In my (admittedly anecdotal) experience, when I ask companies about their content marketing efforts, in seven out of ten cases, they answer that publishing blog articles on their site is all they do. The other three out of ten also do guest blogging: publishing more or less the same sort of content on other people’s sites.
A big part of my living comes from writing blog articles, so I wouldn’t knock it, but concentrating on one type of content on one publishing channel is shortsighted. There are many other formats for written content, and many other types of content beyond the written word. A more inclusive range of content marketing can help companies build a broader audience.
Before I discuss other types of content, I want to clarify that there is nothing wrong with publishing on the blog, so long as you think of the blog as a channel that can be used to publish lots of different types of content. The blog’s native genre is the “blog article”, and businesses certainly shouldn’t neglect blog articles, but blogs are also the perfect place for many other content types.
Lets start with a fairly banal option. Case studies, whether based on real customer experiences or generalized fictional scenarios, can be a powerful way to help customers understand what your company can do for them. Case studies present concrete examples of how your business can benefit its customers.
Infographics have been overdone, but they still have the potential to drive a lot of traffic — if they’re created for the right reason. For a while my social timelines were full of infographics that would have been better as a simple blog post. Infographics are great for data that is best presented visually, not as a way to beautify what would otherwise have been a boring blog post.
Many companies avoid video because of the mistaken impression that it’s both difficult and expensive. In fact, professional quality recording equipment is relatively inexpensive compared to a few year’s ago, and the sort of video’s that smaller companies can make don’t require the highest production values. Take a look at Scottevest, a company whose popular videos are simply the company’s founder talking about its product to a camera.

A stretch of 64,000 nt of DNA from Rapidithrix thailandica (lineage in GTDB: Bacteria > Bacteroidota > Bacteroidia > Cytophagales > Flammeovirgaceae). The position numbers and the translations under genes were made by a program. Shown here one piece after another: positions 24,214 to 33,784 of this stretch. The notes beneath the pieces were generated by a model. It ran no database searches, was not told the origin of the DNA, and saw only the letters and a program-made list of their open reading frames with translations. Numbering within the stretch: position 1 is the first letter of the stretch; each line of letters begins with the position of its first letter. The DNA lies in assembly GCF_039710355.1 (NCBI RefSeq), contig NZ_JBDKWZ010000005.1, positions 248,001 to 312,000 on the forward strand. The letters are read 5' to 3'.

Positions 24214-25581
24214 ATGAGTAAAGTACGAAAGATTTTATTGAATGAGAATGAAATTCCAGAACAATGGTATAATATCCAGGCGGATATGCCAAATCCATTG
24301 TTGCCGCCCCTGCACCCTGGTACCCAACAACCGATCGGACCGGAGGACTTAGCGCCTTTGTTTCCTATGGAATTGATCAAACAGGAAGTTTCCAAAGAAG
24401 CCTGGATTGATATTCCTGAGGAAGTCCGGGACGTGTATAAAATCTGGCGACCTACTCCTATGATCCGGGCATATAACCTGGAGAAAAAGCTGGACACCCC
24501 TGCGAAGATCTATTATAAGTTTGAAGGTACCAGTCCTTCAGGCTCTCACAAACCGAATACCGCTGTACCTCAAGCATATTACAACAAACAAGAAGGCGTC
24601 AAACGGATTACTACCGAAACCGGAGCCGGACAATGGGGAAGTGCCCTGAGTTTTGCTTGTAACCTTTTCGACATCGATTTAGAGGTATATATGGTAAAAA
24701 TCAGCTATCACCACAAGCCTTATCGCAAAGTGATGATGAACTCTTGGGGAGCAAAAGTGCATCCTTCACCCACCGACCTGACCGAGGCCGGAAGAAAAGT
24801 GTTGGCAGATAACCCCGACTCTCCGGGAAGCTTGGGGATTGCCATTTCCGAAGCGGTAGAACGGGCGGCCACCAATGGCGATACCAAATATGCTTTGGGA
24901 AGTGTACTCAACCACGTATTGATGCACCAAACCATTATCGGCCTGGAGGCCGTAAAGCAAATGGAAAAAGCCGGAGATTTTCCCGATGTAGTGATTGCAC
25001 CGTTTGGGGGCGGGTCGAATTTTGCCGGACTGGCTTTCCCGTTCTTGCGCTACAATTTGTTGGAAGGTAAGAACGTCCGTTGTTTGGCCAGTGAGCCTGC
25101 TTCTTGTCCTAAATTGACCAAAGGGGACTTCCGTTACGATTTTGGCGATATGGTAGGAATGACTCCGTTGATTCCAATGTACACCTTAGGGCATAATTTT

Podcasting has become increasingly popular in recent years, and it’s a great way to introduce employees and managers to a wider public. Almost every company has employees who are expert in their field and can talk meaningfully and interestingly about it.
Long-form writing isn’t suitable for all businesses, and it can take a significant investment, but just as you should be sharing useful insights and educational material on your blog, ebooks are an excellent way to provide something of value to readers. As with infographics, I’ve seen ebooks that would have been better as a 400-word blog post than a 5000-word ebook, but done well, ebooks are an excellent way to generate leads.
Many of the most successful content marketing efforts involve sharing empirical information that is of significant value to customers. Of course, there are limits to what a company can share, particularly if the information can be used directly to increase revenues, but many corporations, IBM for example, were publishing evidence-based studies long before content marketing was a thing.
The blog is far from the only sort of content that businesses should be investing in. Successful content marketing campaigns employ a mixed content strategy that includes several of the content types I’ve discussed here.